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    ...and for once I didn't get called in to work during my time off! My junior guy emailed me constantly but I didn't even have to leave the garage to handle any of the issues that cropped up. Of course...there's still two days before I'm due to go back. Dun, Dun, Dunnnnnn:16suspect1:
     
  4. Cyber-Wizard

    Cyber-Wizard Well-Known Member

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    Well I picked up the Roadmaster from the body shop on Monday night. I got there right as they were closing up so they wheeled it outside as I was paying my bill. I was really pleased with the work that they did and anxious to get it home so that I could start work on restoring the driver's seat.

    I needed to get all of the parts that had been removed from the car stored inside it in order to get the wagon in the garage so I started loading bits and pieces into the wagon so I would have room to back it in. It needs to be inside as I haven't had the roof leaks repaired yet. As I was sorting out what goes where, I noticed that the floor coating (really just spray on truck bed liner) was peeling off in the rear floor pan. The rear pan wasn't rusting and the peeling wasn't likely to cause me any harm but I took it back to the body shop on principle. I figured that if I'm going to have the rest of the work that's needed done there, I need to know that they can do things right. I explained to the body guy what was going on and he immediately came outside for a look. He was really apologetic and said "we'll have to fix that for you someday". Just as I was about to call him on "someday" he gave me a really sheepish look and said "is there any chance you can leave it with me right now". I was pretty impressed that he was as eager to fix it as I would have liked him to be. I tossed him the keys and said "keep it as long as you need, to get it right". While I'm still not able to finish my seat repairs, at least I know they're going to do the floors right. I'll feel much better about them working on the roof line when I'm ready. The real kicker is that the weather is brutally hot here this week (for Canada...) and I could sure use that shiny new A/C system that I just had installed in the wagon. Driving in my foam padded box sedan with a dead A/C system is pretty tough when it's 33C (91F) outside. It's expected to hit 38C (100F) tomorrow. That makes the 5 minute drive to work pretty durn toasty in my Brougham.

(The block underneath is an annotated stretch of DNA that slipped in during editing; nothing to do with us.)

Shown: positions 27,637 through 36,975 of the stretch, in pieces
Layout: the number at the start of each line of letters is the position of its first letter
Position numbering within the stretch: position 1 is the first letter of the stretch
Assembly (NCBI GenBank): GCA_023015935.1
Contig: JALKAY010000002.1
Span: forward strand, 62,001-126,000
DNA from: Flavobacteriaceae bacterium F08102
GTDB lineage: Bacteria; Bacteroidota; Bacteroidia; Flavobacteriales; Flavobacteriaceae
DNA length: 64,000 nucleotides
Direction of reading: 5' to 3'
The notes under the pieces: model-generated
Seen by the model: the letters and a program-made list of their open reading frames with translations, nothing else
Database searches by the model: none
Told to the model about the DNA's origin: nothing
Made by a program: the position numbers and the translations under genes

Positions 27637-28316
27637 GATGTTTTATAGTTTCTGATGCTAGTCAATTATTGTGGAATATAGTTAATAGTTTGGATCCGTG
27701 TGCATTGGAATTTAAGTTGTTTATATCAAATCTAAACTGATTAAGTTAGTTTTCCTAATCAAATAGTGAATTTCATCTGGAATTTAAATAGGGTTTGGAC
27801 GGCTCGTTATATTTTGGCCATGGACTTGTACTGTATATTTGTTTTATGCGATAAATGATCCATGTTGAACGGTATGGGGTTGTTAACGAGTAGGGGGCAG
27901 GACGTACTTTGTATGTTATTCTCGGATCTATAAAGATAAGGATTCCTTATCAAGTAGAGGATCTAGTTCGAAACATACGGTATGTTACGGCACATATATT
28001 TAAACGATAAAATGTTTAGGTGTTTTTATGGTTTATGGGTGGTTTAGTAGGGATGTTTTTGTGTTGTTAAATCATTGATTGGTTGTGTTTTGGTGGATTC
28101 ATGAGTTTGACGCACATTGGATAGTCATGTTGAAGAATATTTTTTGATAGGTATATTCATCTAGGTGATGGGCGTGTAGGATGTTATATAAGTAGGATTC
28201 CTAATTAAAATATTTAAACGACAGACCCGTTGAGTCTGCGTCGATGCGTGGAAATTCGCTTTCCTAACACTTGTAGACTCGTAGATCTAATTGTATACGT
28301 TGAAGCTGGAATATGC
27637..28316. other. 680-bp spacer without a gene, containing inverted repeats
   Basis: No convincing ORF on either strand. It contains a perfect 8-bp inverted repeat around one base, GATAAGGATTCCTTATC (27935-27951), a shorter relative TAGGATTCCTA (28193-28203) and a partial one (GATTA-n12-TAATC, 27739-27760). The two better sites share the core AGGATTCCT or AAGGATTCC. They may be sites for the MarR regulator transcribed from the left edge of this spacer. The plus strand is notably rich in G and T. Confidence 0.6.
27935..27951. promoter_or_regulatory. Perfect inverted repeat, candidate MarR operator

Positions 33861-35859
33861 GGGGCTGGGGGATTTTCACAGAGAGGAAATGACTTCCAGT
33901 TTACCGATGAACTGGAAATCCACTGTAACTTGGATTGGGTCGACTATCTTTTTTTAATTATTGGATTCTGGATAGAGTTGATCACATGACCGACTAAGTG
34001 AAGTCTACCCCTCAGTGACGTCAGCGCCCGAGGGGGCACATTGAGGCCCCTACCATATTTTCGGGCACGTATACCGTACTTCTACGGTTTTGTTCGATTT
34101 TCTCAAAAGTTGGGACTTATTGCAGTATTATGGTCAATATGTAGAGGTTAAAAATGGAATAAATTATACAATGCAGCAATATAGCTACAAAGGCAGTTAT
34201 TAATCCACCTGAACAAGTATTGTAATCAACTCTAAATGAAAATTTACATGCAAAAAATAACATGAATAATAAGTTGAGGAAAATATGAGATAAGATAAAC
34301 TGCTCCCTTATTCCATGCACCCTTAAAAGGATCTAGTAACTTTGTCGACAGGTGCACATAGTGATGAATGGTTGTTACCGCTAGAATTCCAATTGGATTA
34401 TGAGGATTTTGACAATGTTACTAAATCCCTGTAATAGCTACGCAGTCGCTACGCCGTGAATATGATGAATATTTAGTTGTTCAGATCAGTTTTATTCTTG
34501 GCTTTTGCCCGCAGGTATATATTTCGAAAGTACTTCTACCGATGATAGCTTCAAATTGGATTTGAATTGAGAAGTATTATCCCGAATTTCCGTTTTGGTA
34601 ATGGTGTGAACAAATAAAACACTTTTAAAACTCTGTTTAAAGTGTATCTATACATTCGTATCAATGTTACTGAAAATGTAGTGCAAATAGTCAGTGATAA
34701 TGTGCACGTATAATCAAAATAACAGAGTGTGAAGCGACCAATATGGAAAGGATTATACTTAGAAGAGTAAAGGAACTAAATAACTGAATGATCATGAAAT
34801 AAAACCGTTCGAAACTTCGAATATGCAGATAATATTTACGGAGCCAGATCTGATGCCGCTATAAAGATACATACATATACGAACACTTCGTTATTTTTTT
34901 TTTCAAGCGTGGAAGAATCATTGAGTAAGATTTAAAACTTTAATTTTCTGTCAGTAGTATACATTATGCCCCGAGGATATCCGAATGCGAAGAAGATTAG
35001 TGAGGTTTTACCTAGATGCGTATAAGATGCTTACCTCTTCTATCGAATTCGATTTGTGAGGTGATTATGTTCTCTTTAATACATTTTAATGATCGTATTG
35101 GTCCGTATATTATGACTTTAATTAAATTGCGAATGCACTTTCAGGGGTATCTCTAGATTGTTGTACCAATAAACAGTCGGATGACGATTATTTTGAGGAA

I think I've given up on getting my carpet clean in the wagon. I've thrown cleaner after cleaner at it and while the dump tank on my carpet cleaner is coming up as brown as ever, the carpet just isn't looking any cleaner. I'm thinking that I'll just put it back in and use it as is until I can get a replacement in there.
     
  5. Stormin' Norman

    Stormin' Norman Well-Known Member

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    If its any good, you could send it to an upholstery dye shop. They've got big vats and fans to shake out the rest of the muck that's trapped in it.
     
  6. Cyber-Wizard

    Cyber-Wizard Well-Known Member

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    I put a mess of time into the wagon this weekend. I tried yet another tactic on the carpeting. I'm starting to really believe that I'm a glutton for punishment. After cleaning the carpet 27 times (I did count) with my Simple Green water cleaner I figured it was a lost cause and anything that was still in that carpet was bloody well staying there. Prior to each run with the Simple Green I pre-soaked the carpet with Folex, a mixture of Tide with Vinegar as an anti-foaming agent, and a Turtle Wax carpet cleaner. Nothing was anymore effective than plain 'ol water so I just kept at it with water. On this last attempt I used Resolve Deep Cleaning Powder. Make no mistake, my carpet still isn't clean but I'm astonished at how this stuff works! In the picture below I cleaned the left side of the front edge but not the right. The difference is astonishing.